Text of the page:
Drug-induced haploinsufficiency (DIH) in yeast has been considered a valuable tool for drug target identification. A plant metabolite, plumbagin, has potent anticancer activity via reactive oxygen species (ROS) generation. However, the detailed molecular targets of plumbagin for ROS generation are not understood. Here, using DIH and heterozygous deletion mutants of the fission yeast Schizosaccharomyces pombe, we identified 1, 4-phopshatidylinositol 5-kinase (PI5K) its3 as a new molecular target of plumbagin for ROS generation. Plumbagin showed potent anti-proliferative activity (GI(50); 10 µM) and induced cell elongation and septum formation in wild-type S. pombe. Furthermore, plumbagin dramatically increased the intracellular ROS level, and pretreatment with the ROS scavenger, N-acetyl cysteine (NAC), protected against growth inhibition by plumbagin, suggesting that ROS play a crucial role in the anti-proliferative activity in S. pombe. Interestingly, significant DIH was observed in an its3-deleted heterozygous mutant, in which ROS generation by plumbagin was higher than that in wild-type cells, implying that its3 contributes to ROS generation by plumbagin in this yeast. In MCF7 human breast cancer cells, plumbagin significantly decreased the level of a human ortholog, 1, 4-phopshatidylinositol 5-kinase (PI5K)-1B, of yeast its3, and knockdown of PI5K-1B using siPI5K-1B increased the ROS level and decreased cell viability. Taken together, these results clearly show that PI5K-1B plays a crucial role in ROS generation as a new molecular target of plumbagin. Moreover, drug target screening using DIH in S. pombe deletion mutants is a valuable tool for identifying molecular targets of anticancer agents.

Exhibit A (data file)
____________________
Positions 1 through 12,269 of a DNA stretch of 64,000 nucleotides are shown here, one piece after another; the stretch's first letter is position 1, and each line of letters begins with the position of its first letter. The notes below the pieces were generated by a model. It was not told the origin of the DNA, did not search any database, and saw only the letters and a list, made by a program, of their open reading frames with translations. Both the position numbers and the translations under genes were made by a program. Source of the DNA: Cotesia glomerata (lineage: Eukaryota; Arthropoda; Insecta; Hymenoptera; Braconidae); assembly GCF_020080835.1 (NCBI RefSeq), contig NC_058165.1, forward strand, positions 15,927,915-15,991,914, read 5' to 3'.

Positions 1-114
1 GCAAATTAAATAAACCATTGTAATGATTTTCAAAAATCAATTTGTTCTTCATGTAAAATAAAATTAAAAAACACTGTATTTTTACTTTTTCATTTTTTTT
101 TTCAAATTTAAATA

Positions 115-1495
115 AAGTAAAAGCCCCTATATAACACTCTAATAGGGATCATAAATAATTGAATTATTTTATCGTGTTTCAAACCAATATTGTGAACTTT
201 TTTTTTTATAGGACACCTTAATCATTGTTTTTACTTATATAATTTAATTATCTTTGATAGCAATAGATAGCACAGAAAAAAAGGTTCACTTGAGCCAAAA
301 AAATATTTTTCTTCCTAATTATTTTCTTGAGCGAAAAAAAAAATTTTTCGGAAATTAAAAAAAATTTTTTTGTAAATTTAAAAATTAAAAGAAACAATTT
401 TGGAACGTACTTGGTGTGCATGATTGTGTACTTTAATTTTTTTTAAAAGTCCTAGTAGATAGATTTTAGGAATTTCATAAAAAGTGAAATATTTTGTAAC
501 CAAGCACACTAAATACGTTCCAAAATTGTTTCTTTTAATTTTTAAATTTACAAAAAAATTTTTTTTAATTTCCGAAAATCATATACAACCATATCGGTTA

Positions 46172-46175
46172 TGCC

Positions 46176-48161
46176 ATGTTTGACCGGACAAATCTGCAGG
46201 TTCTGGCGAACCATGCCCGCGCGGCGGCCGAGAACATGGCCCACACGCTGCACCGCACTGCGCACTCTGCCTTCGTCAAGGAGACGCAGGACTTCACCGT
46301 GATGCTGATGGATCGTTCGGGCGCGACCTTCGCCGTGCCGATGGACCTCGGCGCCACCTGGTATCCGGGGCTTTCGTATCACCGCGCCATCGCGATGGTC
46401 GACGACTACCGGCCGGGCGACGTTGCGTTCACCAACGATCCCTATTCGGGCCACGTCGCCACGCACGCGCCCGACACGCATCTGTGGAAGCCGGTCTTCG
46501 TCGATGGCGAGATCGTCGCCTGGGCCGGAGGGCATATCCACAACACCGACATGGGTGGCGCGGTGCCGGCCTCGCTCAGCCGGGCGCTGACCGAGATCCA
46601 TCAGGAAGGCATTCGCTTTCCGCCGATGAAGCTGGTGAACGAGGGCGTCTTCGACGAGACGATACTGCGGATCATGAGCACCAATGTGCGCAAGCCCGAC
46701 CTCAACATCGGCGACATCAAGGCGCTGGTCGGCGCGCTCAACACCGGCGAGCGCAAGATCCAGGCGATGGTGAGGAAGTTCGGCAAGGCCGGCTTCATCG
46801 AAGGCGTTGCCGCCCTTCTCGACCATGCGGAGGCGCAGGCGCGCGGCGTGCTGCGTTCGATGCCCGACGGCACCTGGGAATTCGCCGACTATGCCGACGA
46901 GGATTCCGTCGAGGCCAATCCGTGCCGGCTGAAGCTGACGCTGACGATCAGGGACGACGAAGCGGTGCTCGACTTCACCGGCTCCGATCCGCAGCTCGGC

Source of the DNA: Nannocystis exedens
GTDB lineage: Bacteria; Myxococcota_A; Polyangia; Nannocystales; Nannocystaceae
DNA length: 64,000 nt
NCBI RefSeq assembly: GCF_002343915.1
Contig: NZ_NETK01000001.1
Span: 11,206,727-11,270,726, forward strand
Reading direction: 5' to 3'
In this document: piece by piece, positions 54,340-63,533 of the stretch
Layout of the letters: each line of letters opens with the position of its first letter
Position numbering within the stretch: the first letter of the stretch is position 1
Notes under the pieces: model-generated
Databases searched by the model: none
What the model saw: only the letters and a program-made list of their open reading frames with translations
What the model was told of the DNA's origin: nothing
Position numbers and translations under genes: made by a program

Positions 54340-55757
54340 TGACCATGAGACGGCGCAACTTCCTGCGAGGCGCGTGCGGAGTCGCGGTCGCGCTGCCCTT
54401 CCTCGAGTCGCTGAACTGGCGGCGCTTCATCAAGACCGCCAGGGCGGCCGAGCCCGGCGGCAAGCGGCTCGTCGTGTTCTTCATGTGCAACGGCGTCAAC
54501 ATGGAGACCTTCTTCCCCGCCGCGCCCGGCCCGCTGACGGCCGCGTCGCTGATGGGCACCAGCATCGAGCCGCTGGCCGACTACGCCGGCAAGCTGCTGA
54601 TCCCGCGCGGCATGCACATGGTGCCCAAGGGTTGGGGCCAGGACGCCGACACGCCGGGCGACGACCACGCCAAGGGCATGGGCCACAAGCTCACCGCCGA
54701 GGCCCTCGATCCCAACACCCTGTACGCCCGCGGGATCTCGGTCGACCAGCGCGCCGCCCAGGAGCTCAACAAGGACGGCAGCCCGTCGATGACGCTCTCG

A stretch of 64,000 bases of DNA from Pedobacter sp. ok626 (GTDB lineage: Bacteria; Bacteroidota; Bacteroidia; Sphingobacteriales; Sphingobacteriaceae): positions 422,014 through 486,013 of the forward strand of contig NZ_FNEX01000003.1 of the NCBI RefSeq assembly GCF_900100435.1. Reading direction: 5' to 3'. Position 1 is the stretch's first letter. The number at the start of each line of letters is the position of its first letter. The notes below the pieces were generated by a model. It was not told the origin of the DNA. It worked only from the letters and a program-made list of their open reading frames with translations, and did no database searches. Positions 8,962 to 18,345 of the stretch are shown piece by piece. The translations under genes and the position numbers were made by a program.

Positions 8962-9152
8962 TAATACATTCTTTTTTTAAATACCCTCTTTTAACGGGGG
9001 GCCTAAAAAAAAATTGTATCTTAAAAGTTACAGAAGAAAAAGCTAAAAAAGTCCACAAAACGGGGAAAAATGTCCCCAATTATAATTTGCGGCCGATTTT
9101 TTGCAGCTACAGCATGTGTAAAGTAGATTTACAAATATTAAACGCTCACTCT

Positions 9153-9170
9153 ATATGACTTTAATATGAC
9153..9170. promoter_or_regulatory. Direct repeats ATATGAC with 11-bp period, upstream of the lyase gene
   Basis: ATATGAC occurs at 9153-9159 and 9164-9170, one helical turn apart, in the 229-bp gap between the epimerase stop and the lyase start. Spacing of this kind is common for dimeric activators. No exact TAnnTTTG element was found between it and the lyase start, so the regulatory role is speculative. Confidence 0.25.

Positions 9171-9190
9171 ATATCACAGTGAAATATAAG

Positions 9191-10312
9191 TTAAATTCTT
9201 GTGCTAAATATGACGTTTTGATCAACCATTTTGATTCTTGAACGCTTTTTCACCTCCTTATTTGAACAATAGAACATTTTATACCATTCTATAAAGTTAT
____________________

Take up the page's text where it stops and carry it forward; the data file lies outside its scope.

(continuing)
The final step in post-translational processing of Ras and Rho GTPases involves methylation of the prenylated cysteine residue by an isoprenylcysteine-O-carboxyl methyltransferase (ICMT). ICMT activity is essential for cell growth and development in higher eukaryotes, and inhibition of GTPase methylation has become an attractive target in cancer therapy to inactivate prenylated oncoproteins. However, the specificity and dynamics of the GTPase methylation process remain to be fully clarified. Notably, cells lacking Mam4, the ICMT ortholog in the fission yeast Schizosaccharomyces pombe, are viable. We have exploited this feature to analyze the role of methylation on GTPase localization and function. We show that methylation differentially affects GTPase membrane localization, being particularly relevant for plasma membrane tethering and downstream signaling of palmitoylated and farnesylated GTPases Ras1 and Rho2 lacking C-terminal polybasic motifs. Indeed, Ras1 and Rho2 cysteine methylation is required for proper regulation of differentiation elicited by MAPK Spk1 and for stress-dependent activation of the cell integrity pathway (CIP) and its main effector MAPK Pmk1. Further, Mam4 negatively regulates TORC2 signaling by a cross-inhibitory mechanism relying on Rho GTPase methylation. These results highlight the requirement for a tight control of GTPase methylation in vivo to allow adequate GTPase function.